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To Anyone Who MIG Welds....A Little Help, Please! *THIS ONE WORKS!*

Discussion in '1973-1991 K5 Blazer | Truck | Suburban' started by Greg72, Feb 6, 2002.

  1. Greg72

    Greg72 "Might As Well..." Staff Member Super Moderator

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    71RestoRod, TRusty, Boss, AZBlazeMan, Frizzlefry, DYeager535, Hammer, BadDog, JMZ, LKJR, Topless84, K5Woody...and all the rest! whew! [​IMG]

    A while back you help me figure out that I wanted to but a MIG welder (not a TIG) for the kinds of projects that I am planning for my K5.

    I've done a lot of research and I've selected the Lincoln Electric SP-175 Plus as the welder I want. Now I'm shopping for the best price. I've been to See it here: </font color=blue><a target="_blank" href=http://coloradok5.com/gallery/albun38>http://coloradok5.com/gallery/albun38
     
  2. ftn96

    ftn96 1/2 ton status

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    As far as prices on the welder I cant help ya.
    But Trustyk5 is gonna tell ya the auto dark lense is for light shows with the neighborhood kids. However against his word I got one and love it. Makes it alot easier for us rookies to get everything lined up and ready to pull the trigger. I bought mine from tractor supply for 129. Just test it on the ceiling light before you use it to make sure hte batteries are good each time you use it.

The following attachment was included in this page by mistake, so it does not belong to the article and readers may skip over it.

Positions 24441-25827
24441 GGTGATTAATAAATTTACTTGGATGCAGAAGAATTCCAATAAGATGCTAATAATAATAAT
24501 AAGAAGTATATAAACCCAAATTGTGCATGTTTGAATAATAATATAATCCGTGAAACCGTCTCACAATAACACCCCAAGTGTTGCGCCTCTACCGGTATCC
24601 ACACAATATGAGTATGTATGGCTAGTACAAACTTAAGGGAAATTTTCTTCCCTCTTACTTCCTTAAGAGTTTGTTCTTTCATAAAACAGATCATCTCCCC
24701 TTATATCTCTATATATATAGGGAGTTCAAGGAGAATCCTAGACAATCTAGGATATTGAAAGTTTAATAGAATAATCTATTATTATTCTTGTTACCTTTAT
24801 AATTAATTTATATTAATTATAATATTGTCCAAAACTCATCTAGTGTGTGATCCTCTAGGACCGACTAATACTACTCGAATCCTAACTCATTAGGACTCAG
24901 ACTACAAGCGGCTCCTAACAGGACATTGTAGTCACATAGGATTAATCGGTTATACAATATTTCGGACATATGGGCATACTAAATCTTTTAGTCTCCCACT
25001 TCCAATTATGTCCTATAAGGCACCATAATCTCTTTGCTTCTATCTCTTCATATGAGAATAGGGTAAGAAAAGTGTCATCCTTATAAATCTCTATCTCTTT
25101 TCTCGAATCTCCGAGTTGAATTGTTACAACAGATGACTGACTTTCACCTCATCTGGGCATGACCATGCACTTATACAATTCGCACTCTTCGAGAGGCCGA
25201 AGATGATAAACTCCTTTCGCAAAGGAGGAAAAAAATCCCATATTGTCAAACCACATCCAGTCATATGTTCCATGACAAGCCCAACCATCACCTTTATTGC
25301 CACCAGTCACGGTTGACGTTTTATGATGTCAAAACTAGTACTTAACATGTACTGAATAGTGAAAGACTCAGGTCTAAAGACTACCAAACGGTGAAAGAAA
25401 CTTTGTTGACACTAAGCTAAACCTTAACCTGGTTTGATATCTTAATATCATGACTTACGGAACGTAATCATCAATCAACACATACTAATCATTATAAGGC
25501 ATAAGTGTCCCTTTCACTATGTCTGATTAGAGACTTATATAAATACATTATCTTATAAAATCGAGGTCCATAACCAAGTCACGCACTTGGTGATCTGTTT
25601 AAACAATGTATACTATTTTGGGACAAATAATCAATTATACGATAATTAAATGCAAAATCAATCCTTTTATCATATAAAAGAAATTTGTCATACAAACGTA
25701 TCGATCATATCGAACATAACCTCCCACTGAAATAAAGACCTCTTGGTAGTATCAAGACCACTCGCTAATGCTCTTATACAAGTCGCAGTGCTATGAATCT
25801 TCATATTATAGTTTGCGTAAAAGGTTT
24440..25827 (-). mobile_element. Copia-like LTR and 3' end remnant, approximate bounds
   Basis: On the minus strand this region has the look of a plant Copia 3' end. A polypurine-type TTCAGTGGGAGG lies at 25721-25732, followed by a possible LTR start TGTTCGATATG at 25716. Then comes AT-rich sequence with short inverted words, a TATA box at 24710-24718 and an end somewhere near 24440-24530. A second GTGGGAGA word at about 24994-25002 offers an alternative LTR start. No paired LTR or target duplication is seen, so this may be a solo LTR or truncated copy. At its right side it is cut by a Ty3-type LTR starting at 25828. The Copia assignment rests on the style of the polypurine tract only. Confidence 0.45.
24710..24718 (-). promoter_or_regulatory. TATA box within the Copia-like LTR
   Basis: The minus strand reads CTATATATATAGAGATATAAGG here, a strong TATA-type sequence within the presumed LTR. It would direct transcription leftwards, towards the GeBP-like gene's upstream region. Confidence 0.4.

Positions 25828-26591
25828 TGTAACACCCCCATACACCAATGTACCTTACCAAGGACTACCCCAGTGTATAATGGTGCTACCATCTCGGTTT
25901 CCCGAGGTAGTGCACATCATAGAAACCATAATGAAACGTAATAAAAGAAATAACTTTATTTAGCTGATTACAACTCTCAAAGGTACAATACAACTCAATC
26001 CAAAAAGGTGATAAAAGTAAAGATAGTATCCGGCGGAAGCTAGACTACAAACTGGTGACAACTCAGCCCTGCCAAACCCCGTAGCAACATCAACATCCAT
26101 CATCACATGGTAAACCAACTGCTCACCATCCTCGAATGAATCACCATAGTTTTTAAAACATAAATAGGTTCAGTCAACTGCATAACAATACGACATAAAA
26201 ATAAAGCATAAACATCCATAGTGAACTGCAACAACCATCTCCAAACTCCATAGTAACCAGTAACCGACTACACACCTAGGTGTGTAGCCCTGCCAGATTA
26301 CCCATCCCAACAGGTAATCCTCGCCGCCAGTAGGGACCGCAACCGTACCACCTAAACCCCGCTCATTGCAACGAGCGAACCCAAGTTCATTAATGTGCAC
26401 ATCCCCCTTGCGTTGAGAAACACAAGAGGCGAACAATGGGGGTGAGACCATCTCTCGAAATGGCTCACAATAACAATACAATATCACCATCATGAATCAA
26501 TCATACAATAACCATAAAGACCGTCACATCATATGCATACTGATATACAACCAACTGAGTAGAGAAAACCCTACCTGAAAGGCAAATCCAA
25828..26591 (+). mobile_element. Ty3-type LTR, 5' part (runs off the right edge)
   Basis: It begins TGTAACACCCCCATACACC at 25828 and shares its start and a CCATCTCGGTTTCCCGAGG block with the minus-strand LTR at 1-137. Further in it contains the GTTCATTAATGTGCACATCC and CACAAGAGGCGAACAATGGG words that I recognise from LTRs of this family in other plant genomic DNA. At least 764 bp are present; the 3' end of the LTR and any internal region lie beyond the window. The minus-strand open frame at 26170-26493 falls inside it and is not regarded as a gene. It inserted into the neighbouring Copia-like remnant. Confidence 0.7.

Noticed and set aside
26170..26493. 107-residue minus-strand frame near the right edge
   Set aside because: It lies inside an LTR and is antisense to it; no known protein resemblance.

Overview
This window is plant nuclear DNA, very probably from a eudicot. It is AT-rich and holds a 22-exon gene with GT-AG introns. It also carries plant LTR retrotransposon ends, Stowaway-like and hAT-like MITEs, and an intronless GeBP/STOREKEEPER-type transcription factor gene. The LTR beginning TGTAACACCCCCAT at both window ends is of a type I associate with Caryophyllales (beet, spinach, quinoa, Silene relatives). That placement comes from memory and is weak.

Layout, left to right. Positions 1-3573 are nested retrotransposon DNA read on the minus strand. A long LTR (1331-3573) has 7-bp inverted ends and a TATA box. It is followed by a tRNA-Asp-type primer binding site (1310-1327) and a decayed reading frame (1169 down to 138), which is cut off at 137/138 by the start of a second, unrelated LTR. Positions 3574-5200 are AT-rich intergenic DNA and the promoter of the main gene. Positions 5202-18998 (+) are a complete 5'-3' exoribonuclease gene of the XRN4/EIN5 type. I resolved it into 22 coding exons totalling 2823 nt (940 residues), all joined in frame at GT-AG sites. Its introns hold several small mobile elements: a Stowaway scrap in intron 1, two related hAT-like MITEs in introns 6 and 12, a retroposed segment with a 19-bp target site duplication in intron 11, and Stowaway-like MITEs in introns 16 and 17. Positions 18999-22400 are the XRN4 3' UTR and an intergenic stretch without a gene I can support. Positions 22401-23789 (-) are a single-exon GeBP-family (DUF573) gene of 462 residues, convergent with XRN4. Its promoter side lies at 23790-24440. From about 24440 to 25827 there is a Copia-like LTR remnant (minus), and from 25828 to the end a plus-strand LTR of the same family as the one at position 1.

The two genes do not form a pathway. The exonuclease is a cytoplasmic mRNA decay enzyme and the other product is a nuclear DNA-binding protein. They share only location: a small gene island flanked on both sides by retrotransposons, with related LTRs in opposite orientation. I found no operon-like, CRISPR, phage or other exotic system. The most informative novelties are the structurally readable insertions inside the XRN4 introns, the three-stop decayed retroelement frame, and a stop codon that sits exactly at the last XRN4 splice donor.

**WARN**ing, Something winching this way comes! [​IMG]
    <a target="_blank" href=http://www.mccords.s5.com/myk5/index.htm>NashvilleK5</a>
     
  3. laketex

    laketex 3/4 ton status

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    Hey guy, you didn't list my name but I have had some experience on the subject. Personally unless you want portability, I wouldn't go with the 175. You get much more power and range of abilities (in a set location) with the 200 series. And the website lists them at $1057.00 walk out. That's $400 over what you're looking at now, but this is truely a piece that you can keep for many many years and will do WHATEVER you ask of it. We have a 255 and it's a very very sweet machine. I think the only diff between the 200 and 255 is digital readout. Anyway, do what you want, but think about it hard. You could save $200 on the hood and get a flip down version, it's not that tuff to nod your head when you're ready to weld.